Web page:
Despite an early good start to its debut tablet, Research in Motion’s BlackBerry Playbook may be reaching a point where sales are plateauing, if not tapering off. Predictions of the latest sales number come from Wedbush Securities analyst Scott Sutherland, who believes that sales figure for the tablet will be no more than 450,000 units in the spring quarter, ending this month.
In its debut, the PlayBook seems to fare better than Android 3.0’s Honeycomb debut, which was first released on the Motorola Xoom slate for Verizon. The PlayBook moved 250,000 units in the first month compared to the Xoom, which moved the same number in five weeks.
Sutherland believes that RIM would be able to move 2.3 million PlayBook units by the end of its fiscal year, which ends next February.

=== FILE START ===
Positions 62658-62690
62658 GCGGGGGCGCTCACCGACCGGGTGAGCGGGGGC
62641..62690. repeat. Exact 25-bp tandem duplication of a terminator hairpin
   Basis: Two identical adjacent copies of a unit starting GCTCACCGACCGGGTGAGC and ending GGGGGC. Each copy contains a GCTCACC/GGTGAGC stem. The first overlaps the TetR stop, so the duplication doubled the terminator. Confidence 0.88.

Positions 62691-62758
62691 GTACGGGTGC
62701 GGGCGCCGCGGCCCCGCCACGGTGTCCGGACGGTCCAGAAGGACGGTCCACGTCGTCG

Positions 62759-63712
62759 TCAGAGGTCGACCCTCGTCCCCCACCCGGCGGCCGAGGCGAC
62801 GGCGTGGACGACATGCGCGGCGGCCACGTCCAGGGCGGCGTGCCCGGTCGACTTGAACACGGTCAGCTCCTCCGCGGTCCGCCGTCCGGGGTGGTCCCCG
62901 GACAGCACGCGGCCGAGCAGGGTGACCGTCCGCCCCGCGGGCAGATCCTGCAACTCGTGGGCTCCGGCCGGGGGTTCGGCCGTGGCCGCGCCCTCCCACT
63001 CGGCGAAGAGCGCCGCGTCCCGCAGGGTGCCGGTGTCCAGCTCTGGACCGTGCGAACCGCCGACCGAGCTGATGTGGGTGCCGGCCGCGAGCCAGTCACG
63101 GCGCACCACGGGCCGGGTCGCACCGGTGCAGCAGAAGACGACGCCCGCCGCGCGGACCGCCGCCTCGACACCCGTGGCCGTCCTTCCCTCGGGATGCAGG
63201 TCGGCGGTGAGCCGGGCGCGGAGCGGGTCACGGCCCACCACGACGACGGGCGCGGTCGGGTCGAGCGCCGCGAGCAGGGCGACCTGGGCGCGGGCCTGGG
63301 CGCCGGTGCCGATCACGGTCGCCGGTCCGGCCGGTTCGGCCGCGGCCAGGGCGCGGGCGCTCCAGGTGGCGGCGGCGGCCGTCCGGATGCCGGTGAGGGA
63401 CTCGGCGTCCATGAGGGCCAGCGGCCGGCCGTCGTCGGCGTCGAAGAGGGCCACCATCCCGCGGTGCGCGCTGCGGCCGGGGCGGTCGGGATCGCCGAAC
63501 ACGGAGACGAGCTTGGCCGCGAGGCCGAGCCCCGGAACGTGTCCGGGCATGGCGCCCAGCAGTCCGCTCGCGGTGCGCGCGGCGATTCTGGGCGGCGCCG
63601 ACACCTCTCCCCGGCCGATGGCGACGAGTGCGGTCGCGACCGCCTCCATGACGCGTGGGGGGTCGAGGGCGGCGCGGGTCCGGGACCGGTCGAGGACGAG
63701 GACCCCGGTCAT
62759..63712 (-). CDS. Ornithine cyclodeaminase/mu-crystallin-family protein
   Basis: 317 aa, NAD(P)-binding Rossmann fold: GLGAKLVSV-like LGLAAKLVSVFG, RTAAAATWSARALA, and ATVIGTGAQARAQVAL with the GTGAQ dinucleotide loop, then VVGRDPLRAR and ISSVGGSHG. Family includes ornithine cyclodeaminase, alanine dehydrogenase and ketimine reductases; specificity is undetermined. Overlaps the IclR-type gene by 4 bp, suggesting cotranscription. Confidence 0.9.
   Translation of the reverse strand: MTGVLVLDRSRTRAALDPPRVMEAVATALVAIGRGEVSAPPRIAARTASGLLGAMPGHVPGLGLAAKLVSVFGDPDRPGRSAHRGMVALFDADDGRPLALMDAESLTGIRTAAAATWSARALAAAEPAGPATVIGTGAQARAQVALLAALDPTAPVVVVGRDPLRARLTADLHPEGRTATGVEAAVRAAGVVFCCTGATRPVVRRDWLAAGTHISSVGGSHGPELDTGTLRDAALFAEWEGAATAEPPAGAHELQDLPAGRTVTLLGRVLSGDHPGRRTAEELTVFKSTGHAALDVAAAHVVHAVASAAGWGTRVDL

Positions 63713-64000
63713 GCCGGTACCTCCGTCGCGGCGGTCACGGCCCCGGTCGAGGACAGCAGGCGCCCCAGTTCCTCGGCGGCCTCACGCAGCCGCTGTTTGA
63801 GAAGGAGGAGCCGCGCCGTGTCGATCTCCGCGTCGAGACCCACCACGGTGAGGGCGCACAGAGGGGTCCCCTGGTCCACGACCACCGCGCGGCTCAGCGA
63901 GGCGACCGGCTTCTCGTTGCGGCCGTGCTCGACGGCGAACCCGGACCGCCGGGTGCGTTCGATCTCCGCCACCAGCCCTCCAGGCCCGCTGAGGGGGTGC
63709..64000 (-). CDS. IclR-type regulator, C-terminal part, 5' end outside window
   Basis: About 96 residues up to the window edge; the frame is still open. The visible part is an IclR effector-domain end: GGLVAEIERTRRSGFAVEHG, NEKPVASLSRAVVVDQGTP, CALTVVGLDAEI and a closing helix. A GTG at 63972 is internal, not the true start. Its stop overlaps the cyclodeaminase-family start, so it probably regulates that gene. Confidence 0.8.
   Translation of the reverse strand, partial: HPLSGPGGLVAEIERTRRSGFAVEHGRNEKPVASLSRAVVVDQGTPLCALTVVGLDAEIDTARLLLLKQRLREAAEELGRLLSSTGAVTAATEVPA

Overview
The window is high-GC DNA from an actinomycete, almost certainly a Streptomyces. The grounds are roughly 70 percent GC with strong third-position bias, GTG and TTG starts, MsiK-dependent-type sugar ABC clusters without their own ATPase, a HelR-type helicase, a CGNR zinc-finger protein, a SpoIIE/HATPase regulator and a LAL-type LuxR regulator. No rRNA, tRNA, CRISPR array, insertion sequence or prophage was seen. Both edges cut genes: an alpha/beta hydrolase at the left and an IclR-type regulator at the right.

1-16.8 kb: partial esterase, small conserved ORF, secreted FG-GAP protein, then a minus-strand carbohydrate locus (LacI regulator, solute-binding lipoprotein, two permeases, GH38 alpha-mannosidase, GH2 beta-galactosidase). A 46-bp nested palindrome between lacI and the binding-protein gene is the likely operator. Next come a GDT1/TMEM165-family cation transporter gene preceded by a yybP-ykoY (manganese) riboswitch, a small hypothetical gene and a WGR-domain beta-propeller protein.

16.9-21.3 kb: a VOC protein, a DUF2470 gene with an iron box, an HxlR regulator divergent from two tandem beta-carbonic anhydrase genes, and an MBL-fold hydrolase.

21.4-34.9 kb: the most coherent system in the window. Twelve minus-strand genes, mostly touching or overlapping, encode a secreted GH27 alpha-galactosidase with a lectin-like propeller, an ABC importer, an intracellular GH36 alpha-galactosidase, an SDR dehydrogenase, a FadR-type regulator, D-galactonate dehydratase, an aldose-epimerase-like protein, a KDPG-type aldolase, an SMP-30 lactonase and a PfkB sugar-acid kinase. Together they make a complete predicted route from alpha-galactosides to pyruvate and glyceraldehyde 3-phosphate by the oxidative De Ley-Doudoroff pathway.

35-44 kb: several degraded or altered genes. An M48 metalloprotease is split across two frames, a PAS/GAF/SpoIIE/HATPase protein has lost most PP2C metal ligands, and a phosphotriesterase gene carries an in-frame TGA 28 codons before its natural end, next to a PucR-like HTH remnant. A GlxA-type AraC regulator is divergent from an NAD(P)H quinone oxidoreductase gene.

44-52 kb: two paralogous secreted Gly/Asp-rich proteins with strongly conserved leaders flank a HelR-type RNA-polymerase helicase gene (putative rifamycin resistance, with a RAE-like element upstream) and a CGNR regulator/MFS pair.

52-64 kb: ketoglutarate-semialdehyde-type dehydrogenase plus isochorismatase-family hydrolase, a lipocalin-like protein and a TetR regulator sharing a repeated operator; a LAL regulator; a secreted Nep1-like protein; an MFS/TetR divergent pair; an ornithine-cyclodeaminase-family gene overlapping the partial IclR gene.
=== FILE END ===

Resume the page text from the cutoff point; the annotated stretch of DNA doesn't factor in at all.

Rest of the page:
The analyst predicts that the PlayBook would outsell the Xoom, which has been criticized for a high $800 price tag at launch with Verizon for inclusion of 3G mobile broadband connectivity, upgradeable to 4G LTE in the summer, and a $600 version for a WiFi-only model. The PlayBook, in contrast, launches with WiFi-only and has a $500 base price for a 16 GB model. The tablet is available in 16, 32, or 64 GB, and a 4G WiMax version is headed to Sprint this summer.
Despite the fact that the PlayBook was launched with many more apps–RIM says in the thousands–than the Motorola Xoom debuted with on Android Honeycomb, the tablet is still being criticized by some for not delivering enough high-profile titles, like the Amazon Kindle, Barnes & Noble Nook, Slingplayer, and Netflix apps. Additionally, my critique would be that despite the inclusion of a GPS radio even on the WiFi-only model, the PlayBook still doesn’t have a turn-by-turn GPS app with voice-guided instructions. The 7-inch screen would make the tablet a great car companion and is more portable than larger 10-inch slates, like the iPad and Xoom.